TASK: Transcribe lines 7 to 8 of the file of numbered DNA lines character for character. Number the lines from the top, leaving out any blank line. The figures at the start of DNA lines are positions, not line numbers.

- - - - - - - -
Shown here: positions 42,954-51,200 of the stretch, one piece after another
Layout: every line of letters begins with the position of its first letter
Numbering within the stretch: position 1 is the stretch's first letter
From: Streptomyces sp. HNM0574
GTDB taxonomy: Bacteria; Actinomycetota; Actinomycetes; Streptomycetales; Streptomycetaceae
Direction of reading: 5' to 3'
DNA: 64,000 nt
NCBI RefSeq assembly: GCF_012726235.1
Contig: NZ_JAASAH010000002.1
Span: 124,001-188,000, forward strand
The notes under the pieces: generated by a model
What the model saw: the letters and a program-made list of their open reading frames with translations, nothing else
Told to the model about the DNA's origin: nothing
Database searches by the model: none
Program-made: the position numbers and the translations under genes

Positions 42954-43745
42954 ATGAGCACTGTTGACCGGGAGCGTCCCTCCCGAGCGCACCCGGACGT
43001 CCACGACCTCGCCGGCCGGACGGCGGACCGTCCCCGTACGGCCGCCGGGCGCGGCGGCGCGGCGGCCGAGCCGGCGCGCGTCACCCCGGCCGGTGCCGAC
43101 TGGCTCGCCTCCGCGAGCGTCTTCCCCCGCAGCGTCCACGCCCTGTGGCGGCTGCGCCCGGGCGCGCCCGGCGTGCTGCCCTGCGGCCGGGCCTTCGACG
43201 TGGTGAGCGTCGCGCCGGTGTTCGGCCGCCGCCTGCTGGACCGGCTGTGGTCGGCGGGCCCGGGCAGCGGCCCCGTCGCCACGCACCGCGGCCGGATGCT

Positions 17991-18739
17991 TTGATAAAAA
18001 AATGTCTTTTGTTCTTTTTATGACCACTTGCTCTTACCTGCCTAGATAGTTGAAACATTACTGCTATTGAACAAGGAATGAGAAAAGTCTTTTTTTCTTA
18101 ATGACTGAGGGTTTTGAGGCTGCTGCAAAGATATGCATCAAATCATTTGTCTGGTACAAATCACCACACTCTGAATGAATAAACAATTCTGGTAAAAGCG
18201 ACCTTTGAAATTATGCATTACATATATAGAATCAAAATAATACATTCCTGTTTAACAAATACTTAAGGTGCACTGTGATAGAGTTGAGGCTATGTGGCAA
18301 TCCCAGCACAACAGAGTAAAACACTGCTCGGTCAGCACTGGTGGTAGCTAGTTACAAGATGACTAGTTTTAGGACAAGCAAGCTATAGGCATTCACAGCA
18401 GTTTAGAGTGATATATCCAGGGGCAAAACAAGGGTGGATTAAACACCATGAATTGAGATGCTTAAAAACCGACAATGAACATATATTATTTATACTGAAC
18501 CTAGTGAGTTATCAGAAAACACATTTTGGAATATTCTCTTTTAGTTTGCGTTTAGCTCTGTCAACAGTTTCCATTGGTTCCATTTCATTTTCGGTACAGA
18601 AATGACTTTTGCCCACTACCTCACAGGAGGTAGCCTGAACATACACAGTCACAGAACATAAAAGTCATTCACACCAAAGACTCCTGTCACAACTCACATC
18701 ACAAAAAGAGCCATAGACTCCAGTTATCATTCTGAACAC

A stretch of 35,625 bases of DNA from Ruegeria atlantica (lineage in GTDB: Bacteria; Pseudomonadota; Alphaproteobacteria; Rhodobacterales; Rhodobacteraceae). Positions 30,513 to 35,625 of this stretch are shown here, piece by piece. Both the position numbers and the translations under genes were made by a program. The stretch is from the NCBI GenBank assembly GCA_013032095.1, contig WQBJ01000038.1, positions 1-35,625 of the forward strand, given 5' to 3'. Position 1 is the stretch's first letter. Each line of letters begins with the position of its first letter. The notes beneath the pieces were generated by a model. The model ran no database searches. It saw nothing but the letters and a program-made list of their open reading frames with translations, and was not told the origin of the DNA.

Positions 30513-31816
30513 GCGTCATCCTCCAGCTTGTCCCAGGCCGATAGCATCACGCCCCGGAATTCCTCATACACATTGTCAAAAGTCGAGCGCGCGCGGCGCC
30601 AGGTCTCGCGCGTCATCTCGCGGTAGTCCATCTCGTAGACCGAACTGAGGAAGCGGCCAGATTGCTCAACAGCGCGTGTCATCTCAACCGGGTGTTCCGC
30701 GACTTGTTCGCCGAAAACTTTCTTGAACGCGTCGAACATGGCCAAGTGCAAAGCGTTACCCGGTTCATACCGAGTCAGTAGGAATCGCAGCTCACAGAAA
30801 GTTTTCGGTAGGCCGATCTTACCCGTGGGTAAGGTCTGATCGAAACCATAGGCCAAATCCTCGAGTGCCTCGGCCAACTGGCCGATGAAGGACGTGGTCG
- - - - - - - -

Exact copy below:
DNA: 64,000 nt
NCBI RefSeq assembly: GCF_012726235.1